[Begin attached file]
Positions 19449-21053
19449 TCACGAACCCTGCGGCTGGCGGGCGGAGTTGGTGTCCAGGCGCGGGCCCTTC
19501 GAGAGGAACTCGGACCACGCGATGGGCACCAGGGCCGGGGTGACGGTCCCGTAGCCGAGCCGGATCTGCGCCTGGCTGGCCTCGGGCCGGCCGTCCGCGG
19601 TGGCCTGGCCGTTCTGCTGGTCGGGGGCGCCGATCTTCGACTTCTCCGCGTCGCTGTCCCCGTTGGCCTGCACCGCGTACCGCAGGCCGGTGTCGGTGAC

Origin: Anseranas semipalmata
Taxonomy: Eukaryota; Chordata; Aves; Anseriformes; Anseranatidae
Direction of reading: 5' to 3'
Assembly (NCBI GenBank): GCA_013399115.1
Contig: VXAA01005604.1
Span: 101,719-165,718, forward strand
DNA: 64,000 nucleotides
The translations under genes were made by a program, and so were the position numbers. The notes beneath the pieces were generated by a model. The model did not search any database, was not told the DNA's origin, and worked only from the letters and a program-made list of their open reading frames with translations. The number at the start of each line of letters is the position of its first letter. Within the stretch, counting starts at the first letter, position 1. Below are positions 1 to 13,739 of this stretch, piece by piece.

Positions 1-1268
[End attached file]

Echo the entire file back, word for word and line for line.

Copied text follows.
Positions 19449-21053
19449 TCACGAACCCTGCGGCTGGCGGGCGGAGTTGGTGTCCAGGCGCGGGCCCTTC
19501 GAGAGGAACTCGGACCACGCGATGGGCACCAGGGCCGGGGTGACGGTCCCGTAGCCGAGCCGGATCTGCGCCTGGCTGGCCTCGGGCCGGCCGTCCGCGG
19601 TGGCCTGGCCGTTCTGCTGGTCGGGGGCGCCGATCTTCGACTTCTCCGCGTCGCTGTCCCCGTTGGCCTGCACCGCGTACCGCAGGCCGGTGTCGGTGAC

Origin: Anseranas semipalmata
Taxonomy: Eukaryota; Chordata; Aves; Anseriformes; Anseranatidae
Direction of reading: 5' to 3'
Assembly (NCBI GenBank): GCA_013399115.1
Contig: VXAA01005604.1
Span: 101,719-165,718, forward strand
DNA: 64,000 nucleotides
The translations under genes were made by a program, and so were the position numbers. The notes beneath the pieces were generated by a model. The model did not search any database, was not told the DNA's origin, and worked only from the letters and a program-made list of their open reading frames with translations. The number at the start of each line of letters is the position of its first letter. Within the stretch, counting starts at the first letter, position 1. Below are positions 1 to 13,739 of this stretch, piece by piece.

Positions 1-1268